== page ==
The impact of a hand therapy screening and management clinic for patients referred for surgical opinion in an Australian public hospital

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Abstract

Study design:

Retrospective cohort study.

Purpose:

To measure the impact of initial treatment by a hand therapist of people referred to a hand surgeon for common hand conditions.

Methods:

This retrospective cohort study included 224 patients with Carpal Tunnel Syndrome, Trigger Finger/Thumb, de Quervain's tenosynovitis, and trapeziometacarpal osteoarthrosis. All were invited to attend for assessment and non-operative treatment and were followed up for at least one year. Between groups comparisons for who attended (N = 164) and those who did not (N = 60) were conducted.

Results:

40.8% of the non-operative treatment group and 65% of the no treatment group underwent surgery, which was statistically significant (p = 0.02). Univariate analysis found that the variable “attending non-operative treatment” was able to predict those who did not have surgery (p = 0.02). Multivariate analysis using logistic regression also showed that this was the only significant predictor of not progressing to surgery (p = 0.001).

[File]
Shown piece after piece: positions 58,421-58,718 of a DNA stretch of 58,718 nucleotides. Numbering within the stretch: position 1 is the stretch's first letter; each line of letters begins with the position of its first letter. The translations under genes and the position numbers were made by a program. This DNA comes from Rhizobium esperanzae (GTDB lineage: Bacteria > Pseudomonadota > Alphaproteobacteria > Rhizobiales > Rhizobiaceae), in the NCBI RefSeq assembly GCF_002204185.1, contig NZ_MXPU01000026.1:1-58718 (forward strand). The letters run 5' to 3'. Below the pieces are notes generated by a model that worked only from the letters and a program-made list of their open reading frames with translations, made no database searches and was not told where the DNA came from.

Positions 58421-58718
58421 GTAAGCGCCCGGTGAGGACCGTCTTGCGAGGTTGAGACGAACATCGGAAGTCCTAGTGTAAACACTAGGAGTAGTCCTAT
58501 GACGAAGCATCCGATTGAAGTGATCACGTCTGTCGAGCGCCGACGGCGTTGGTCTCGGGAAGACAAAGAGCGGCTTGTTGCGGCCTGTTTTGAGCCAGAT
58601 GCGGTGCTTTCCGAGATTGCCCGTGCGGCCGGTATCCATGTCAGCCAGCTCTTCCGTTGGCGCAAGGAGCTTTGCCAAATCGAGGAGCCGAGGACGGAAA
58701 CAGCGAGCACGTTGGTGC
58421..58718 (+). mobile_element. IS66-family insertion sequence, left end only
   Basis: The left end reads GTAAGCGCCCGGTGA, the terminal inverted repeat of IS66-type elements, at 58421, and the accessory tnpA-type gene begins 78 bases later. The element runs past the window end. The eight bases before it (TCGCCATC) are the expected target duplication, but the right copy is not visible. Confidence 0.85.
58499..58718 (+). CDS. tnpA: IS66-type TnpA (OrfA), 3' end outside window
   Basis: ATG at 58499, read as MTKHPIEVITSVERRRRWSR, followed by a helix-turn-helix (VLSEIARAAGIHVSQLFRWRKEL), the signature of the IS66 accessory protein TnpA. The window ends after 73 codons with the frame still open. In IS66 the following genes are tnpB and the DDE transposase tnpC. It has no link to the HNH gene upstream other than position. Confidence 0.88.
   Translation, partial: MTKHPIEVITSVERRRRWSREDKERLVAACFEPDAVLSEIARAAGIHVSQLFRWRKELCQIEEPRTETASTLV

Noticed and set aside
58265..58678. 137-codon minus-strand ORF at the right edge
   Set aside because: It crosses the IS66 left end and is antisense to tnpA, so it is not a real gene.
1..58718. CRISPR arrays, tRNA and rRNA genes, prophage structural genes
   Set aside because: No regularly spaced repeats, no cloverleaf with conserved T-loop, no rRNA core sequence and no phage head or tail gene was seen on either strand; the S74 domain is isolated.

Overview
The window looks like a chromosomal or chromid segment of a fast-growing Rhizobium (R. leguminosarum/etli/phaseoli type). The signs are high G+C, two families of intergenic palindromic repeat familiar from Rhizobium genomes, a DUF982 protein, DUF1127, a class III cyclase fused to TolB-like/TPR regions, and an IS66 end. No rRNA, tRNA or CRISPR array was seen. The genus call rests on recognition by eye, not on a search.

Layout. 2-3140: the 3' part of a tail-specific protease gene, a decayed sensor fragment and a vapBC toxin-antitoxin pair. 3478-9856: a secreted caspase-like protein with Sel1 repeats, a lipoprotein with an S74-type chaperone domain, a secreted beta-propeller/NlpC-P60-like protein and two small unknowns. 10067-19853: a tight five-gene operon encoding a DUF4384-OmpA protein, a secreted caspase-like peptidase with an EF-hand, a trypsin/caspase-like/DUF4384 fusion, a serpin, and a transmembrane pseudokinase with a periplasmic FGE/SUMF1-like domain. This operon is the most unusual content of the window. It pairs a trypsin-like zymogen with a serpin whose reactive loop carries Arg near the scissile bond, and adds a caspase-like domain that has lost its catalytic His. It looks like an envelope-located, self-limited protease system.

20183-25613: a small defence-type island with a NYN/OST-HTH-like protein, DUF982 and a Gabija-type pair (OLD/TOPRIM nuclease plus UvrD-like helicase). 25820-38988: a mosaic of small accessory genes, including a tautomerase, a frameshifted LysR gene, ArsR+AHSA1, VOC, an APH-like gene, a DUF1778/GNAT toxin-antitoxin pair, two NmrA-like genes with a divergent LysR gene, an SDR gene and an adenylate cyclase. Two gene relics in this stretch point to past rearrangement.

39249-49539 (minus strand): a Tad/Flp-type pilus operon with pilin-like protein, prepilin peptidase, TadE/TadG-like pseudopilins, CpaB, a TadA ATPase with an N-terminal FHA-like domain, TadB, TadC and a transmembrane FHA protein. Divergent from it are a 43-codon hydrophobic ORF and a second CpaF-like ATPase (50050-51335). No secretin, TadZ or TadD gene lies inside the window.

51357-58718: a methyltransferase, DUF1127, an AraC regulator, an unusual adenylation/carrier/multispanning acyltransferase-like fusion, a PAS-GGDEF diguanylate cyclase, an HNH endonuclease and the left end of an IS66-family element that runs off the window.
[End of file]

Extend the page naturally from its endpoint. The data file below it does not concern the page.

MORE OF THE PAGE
Conclusions:

Assessment and treatment by a non-operative provider were associated with a decrease in the rate of operative treatment. Prospective, randomized studies could help determine if this observed difference is related to the treatment approach.

Level of evidence:

2C

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